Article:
You may need to re-define the character set (and convert the strings) so that the characters with higher precedence are assigned values closer to 0, and lower precedence values closer to 255 (or vice versa, depending on how you are comparing them).

Good luck!

-Adam

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Solution:5

Why don't you do something like 1stChar + (10 x 2ndChar) + 100 x (3rdChar) ...., where you use the simple integer value of each character, i.e. a = 1, b = 2 etc, or just the integer value if it's not a letter. This will give a unique value for each string, even for 2 strings that are just the same letters in a different order.

Of course if gets more complicated if you need to worry about Unicode rather than just ASCII and the numbers could get large if you need to use long string.

Are the standard Java string comparison functions definitely not efficient enough?

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Solution:6

Perhaps:

`String y = "oiu291981u39u192u3198u389u28u389u"; BigInteger bi = new BigInteger(y, 36); System.out.println(bi); `

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Solution:7

A few questions in the beginning:

- Did you test that simple string comparison is too slow?
- How the comparison looks like ('ABC' == 'abc' or 'ABC' != 'abc')?
- How many string do you have to compare?
- How many comparison do you have to do?
- How your strings look like (the length, letter case)?

As far as I remember String in Java is an object and two identical strings point to the same object.

So, maybe it would be enough to compare objects (probably string comparison is already implemented in this way).

If it doesn't help you can try to use Pascal implementation of string object when first element is length and if your strings have various length this should save some CPU time.

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Solution:8

As long as it's a hash function, be it String.hashCode(), MD5 or SHA1, collision is unavoidable unless you have a fixed limit on the string's length. It is mathematically impossible to have one-to-one mapping from an infinite group to a finite group.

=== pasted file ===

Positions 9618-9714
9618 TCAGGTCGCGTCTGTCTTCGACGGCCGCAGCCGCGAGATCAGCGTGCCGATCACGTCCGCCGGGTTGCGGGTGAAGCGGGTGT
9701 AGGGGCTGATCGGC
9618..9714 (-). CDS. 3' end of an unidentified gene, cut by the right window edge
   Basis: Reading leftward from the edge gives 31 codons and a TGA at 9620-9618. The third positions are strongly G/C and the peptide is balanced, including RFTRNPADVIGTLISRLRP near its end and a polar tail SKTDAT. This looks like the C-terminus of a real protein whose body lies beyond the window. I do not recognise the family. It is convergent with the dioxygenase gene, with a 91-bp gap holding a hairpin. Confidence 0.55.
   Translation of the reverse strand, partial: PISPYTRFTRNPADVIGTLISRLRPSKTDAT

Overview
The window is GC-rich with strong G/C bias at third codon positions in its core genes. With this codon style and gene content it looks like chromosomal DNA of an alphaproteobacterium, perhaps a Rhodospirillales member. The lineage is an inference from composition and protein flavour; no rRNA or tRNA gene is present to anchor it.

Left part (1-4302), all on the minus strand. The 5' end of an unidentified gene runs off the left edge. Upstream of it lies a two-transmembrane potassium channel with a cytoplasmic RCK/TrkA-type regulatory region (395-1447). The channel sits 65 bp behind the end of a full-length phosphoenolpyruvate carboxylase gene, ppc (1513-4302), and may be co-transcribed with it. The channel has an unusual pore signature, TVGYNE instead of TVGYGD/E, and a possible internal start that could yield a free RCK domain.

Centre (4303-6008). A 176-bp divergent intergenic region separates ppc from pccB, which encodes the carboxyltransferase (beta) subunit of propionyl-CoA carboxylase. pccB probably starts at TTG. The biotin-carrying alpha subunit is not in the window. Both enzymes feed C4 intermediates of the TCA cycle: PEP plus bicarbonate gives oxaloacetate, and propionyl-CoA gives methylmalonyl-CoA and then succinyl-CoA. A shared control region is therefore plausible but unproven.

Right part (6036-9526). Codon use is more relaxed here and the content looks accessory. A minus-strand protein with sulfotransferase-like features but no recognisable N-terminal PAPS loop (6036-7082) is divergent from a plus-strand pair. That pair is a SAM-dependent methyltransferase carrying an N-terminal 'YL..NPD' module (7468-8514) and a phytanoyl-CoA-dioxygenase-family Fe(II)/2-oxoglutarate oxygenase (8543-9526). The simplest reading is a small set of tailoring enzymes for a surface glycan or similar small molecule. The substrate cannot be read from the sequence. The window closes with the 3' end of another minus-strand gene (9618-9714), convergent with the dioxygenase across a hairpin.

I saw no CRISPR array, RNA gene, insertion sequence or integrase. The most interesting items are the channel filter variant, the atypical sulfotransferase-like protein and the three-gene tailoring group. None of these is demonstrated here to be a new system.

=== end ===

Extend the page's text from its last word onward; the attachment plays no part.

Stepping back, is collision avoidance *absolutely* necessary?

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Solution:9

How long are your strings? Unless you choose an int representation that's longer than the string, collisions will always be possible no matter what conversion you're using. So if you're using a 32 bit integer, you can only uniquely represent strings of up to 4 bytes.

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Solution:10

How big are your strings? Arbitrarily long strings cannot be compressed into 32/64 bit format.

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Solution:11

If you don't want collisions, try something insane like SHA-512. I can't guarantee there won't be collisions, but I don't think they have found any yet.

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Solution:12

Assuming "alphanumeric" means letters and numbers, you could treat each letter/number as a base-36 digit. Unfortunately, large strings will cause the number to grow rapidly and you'd have to resort to big integers, which are hardly efficient.

If your strings are usually different when you make the comparison (i.e. searching for a specific string) the hash might be your best option. Once you get a potential hit, you can do the string comparison to be sure. A well-designed hash will make collisions exceedingly rare.

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Solution:13

It would seem that an MD5 hash would work fine. The risk of a hash collision would be extremely unlikely. Depending on the length of your string, a hash that generates an int/long would run into max value problems very quickly.

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Solution:14

String length may vary, but let's say 10 characters for now.

In that case, in order to guarantee uniqueness you'd have to use some sort of big integer representation. I doubt that doing comparisons on big integers would be substantially faster than doing string comparisons in the first place. I'll second what other's have said here, use some sort of hash, then in the event of a hash match check the original strings to weed out any collisions.

In any case, If your strings are around 10 characters, I doubt that comparing, say, a bunch of 32 bit hashes will be all that much faster than direct string comparisons. I think you have to ask yourself if it's it really worth the additional complexity.